# How to calculate number of connected neurons with filter

let's say I have a conv layer i with 64 feature maps and a filter size of 3x3. The previous conv layer i-1 has 32 feature map. Step-size is 2 and padding 1.

My question is now how to know how many neurons of the previous layer are connected to each of the neuron in i?

My first thought was 32 because there are 32 neurons/filters and I thought that number of feature maps = number of filters.

But I am not sure

Firstly, step size and padding have no influence on the number of parameters, they just determine where to apply your parameters, i.e. the convolution operator.

My first thought was 32 because there are 32 neurons/filters [...].

If you have 32 input channels and a kernel size of $$3 \times 3$$ then each entry of your $$3\times3$$-filter acts on a 32-dimensional vector. Therefore the number of parameters of your kernel is $$3 \cdot 3 \cdot 32$$. Or a more visual explanation: One convolutional filter squashes a $$k \times k \times C^{in}$$ cube of data into a single scalar, where each number in the cube has its own scalar in the kernel.

If you want 64 output channels, you have to have 64 of these kernels, so the convolution you describe should have $$3 \cdot 3 \cdot 32 \cdot 64$$ parameters.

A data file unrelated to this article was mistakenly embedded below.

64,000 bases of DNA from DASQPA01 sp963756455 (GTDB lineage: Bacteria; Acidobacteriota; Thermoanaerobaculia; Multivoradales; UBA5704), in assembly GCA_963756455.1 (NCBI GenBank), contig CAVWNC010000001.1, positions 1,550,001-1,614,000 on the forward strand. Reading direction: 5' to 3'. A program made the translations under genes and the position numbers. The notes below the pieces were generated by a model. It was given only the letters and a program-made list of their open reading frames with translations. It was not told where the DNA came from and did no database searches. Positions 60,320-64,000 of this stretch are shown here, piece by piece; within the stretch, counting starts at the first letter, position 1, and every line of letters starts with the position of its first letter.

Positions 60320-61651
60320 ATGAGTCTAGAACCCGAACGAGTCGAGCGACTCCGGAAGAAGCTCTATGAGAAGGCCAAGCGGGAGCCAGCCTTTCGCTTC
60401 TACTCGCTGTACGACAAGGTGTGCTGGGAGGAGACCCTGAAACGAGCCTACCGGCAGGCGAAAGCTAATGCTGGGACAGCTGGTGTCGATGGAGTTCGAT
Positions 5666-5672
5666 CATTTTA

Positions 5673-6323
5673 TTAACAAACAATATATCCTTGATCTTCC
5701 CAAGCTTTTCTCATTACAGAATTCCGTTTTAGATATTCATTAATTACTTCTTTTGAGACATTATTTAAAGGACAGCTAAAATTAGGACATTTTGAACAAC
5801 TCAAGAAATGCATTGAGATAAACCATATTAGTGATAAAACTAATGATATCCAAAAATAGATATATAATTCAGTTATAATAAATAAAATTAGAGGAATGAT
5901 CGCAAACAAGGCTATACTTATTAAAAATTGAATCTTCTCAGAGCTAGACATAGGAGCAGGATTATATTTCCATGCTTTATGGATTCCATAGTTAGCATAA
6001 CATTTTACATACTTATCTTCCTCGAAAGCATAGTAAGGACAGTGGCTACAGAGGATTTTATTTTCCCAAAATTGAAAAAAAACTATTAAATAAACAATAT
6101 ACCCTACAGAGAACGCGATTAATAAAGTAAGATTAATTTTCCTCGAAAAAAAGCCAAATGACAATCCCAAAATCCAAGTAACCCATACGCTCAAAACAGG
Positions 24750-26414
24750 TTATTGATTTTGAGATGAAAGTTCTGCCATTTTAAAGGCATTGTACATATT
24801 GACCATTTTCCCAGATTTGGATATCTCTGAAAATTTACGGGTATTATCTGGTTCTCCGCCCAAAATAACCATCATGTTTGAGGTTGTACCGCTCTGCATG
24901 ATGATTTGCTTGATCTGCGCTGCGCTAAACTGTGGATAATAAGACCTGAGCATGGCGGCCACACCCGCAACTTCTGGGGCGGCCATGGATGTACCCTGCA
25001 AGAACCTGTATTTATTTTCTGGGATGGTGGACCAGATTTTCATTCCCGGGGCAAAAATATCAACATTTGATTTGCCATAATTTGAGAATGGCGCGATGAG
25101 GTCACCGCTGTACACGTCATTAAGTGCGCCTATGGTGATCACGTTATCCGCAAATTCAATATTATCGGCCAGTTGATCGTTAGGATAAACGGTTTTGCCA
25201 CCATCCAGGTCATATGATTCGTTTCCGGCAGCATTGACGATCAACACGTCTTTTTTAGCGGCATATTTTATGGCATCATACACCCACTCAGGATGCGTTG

As a generic formula: $$\text{#Parameters}(\mathbf{W}) = k^h \cdot k^w \cdot C^{in} \cdot C^{out}$$. Here $$k^h$$ and $$k^w$$ denote kernel height and kernel width respectively, and $$C^{in}$$ and $$C^{out}$$ denote the number of in- and output channels.

[...] and I thought that number of feature maps = number of filters

That's right, but each filter $$w$$ is not actually a 2-dimensional window, but a 3-dimensional window, i.e. a rank 3 tensor $$\mathbf{W} \in \mathbb{R}^{k \times k \times C^{in}}$$. You can see it in some visualizations of CNNs (s. image bloew). The input image has 3 channels and the first filter has 3-channels too and computes a single output pixel with only 1 channel. For further reading, this blog post seems to summarize convolution well.

• Ah thanks! Can I say 64 output channels = 64 neurons on this layer? Does that mean that each neuron have 3 * 3 * 32 * 64 connections? Jul 3, 2022 at 9:40
• Yes, 64 output channels correspond to 64 neurons. However, these neurons are not interconnected so one neuron has $3 \cdot 3 \cdot 32$ connections. Because you have 64 neurons, the number of parameters is $3 \cdot 3 \cdot 32 \cdot 64$. Jul 3, 2022 at 9:53
• If you think about it visually: The kernel is a pattern detector that detects a learned pattern of size $k \times k$ across all channels at once ($k \times k \times 32$) and outputs a scalar that describes how well the pattern matches. If you take 64 output channels your model has the capacity to learn 64 different patterns and produces an output scalar for each one - thus you get 64 output channels. Jul 3, 2022 at 9:59
• Thanks!! The number of parameters are the learnable parameters, right? Jul 3, 2022 at 12:35
• Jepp, you go it! Ah and just for completeness: A convolutional layer might also use a bias vector (by default in most deep learning libraries), in that case you'd get $3 \cdot 3 \cdot 32 \cdot 64 + 64$ learnable parameters. Because the bias is a 64-dimensional vector that is added to the final output before the activation function is applied. Jul 3, 2022 at 14:01